When a man is tired of London, he just needs to relocate to Bristol — or so the stream of westbound émigrés would suggest. Each year, hundreds up sticks and flee the capital in search of its laid-back lifestyle.
Bristol prides itself on being the chilled-out alternative to the big smoke — a bit like Brighton, but further west and therefore cooler. Here they swap the ruthless capitalism of their blowhard cousins in London for giant water slides, balloon festivals and radical street art. But the city is still chippy about London’s cultural dominance.
I grew up in south Bristol, and went to the same school as its most famous export, the graffiti artist Banksy. Banksy’s caustic barbs — against politicians, priests and bankers — are a miniature snow globe of Bristolian attitudes. Ours is a radical city, the narrative goes, a repudiation of the square bureaucrats and businessmen in London. You guys can slog away on the capitalist treadmill all you like: we’re too easy-going for that.
A lot of my parents’ generation were exiles from London — many had been priced out of the capital and subsequently convinced themselves they’d never liked it there anyway. London was, as one friend’s dad told me, just ‘seven million people screaming me, me, me’.
Yet Bristol’s determination to define itself in opposition to the capital smothers the city’s vast potential. It is, after all, a genuinely beautiful place, with stunning Georgian terraces and easy access to countryside. But the culture is stifling — success, drive and ambition are treated not as virtues but as cause for shame. The city has, for many years, been nicknamed ‘the graveyard of ambition’: a label adopted with woolly-headed pride by the locals. It’s the inverted rhetoric of Bristolian exceptionalism — we’re the best city on earth precisely because we don’t try. As our chosen spokesman, Banksy, puts it: ‘People who get up early in the morning cause war, death and famine.’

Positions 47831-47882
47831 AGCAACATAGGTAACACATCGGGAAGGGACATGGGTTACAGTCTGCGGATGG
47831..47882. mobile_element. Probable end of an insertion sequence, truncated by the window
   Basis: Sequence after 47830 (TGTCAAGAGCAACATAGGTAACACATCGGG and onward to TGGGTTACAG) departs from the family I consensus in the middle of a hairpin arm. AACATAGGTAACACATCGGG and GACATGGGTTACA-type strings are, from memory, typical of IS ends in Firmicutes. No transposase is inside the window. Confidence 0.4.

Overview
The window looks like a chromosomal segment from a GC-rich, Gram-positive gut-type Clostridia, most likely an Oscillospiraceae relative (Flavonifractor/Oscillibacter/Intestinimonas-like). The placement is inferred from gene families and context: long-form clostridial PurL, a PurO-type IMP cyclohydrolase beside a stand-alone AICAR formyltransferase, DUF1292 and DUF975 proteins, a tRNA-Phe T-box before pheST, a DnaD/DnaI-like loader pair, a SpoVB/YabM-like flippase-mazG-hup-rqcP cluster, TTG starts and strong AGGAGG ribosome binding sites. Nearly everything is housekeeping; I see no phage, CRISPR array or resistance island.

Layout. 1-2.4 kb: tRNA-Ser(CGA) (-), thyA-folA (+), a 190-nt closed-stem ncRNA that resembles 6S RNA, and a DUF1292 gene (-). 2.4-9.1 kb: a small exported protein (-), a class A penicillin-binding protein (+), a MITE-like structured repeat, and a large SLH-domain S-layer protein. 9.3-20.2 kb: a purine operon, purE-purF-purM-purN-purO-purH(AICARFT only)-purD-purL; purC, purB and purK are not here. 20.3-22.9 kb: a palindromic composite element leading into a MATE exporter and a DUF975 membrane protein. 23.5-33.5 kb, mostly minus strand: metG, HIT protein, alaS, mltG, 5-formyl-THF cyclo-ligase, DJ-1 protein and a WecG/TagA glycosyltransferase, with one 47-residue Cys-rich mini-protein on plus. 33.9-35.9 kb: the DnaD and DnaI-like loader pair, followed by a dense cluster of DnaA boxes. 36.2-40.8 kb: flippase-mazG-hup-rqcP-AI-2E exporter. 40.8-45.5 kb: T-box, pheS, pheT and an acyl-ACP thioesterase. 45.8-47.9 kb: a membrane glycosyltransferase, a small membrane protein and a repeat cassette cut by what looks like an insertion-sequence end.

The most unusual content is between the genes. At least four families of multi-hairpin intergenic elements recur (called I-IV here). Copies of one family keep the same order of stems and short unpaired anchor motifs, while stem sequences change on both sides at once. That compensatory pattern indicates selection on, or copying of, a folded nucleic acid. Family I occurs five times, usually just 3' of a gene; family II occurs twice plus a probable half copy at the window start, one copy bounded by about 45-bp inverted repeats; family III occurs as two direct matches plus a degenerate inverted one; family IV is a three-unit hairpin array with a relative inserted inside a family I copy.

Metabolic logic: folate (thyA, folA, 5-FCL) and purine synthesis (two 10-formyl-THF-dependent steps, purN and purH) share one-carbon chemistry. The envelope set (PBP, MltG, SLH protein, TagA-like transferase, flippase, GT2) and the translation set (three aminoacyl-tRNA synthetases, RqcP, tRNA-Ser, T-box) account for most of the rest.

How did this asinine anti-authoritarianism become the default position in Bristol? It seems to have arisen, in part, from the city’s uncomfortable relationship with its past. Bristol was the country’s leading slave port in the early 18th century, and the ‘Atlantic Trade’ generated much of its wealth and shaped its streets. The city has never properly confronted this difficult inheritance, finding it easier to sever ties with the past and generate a new myth: protest, counter-culture and environmentalism. But there’s something unsettling about pretending to live in an anarchist utopia, free of human conflict, in a place with such an ugly history.
Radicalism — or at least the forced mimicry of it — pervades all public life in Bristol. The city’s mayor, George Ferguson, describes himself as an ‘establishment rebel’. When a few years ago I worked at a community arts centre in the city, my colleagues celebrated the news of a nearby police station being trashed — ‘the effing pigs deserved it’, one told me. The following year a Tesco was stormed by rioters in Stokes Croft, a trendy area near the city centre. Their behaviour was met with a surprising level of approval, and commemorated by Banksy himself with his ‘Tesco Value petrol bomb’ poster. The Labour MP Kerry McCarthy, while denouncing the rioters’ actions, waxed about what she called the ‘People’s Republic of Stokes Croft’, with its ‘counter-culture: arty spaces, small venues, vegan cafés, graffiti-covered buildings’: the locals were ‘peacefully protesting by laying their bicycles in the street, playing bongos, a trumpet and at one point climbing on top of the bus shelter… to play their saxophones’.
A culture that sees itself as one continuous collective protest eventually suffocates itself, because it suspects everyone and everything of playing into the system. Many of my childhood friends were taught by their parents — themselves disenfranchised ideal-ists — not to try too hard at school. The education system was an outmoded relic of authority, designed to sap our natural creativity. Real virtues, they were told, would arise spontaneously and effortlessly.
Many of these friends did indeed develop virtues — kindness, cheerfulness and solidarity among them. They showed promise, but they never had instilled in them the burning desire to achieve anything. This, to me, is modern Bristol’s saddest legacy — a generation, now entering adulthood, for whom ambition and achievement are just dirty words.
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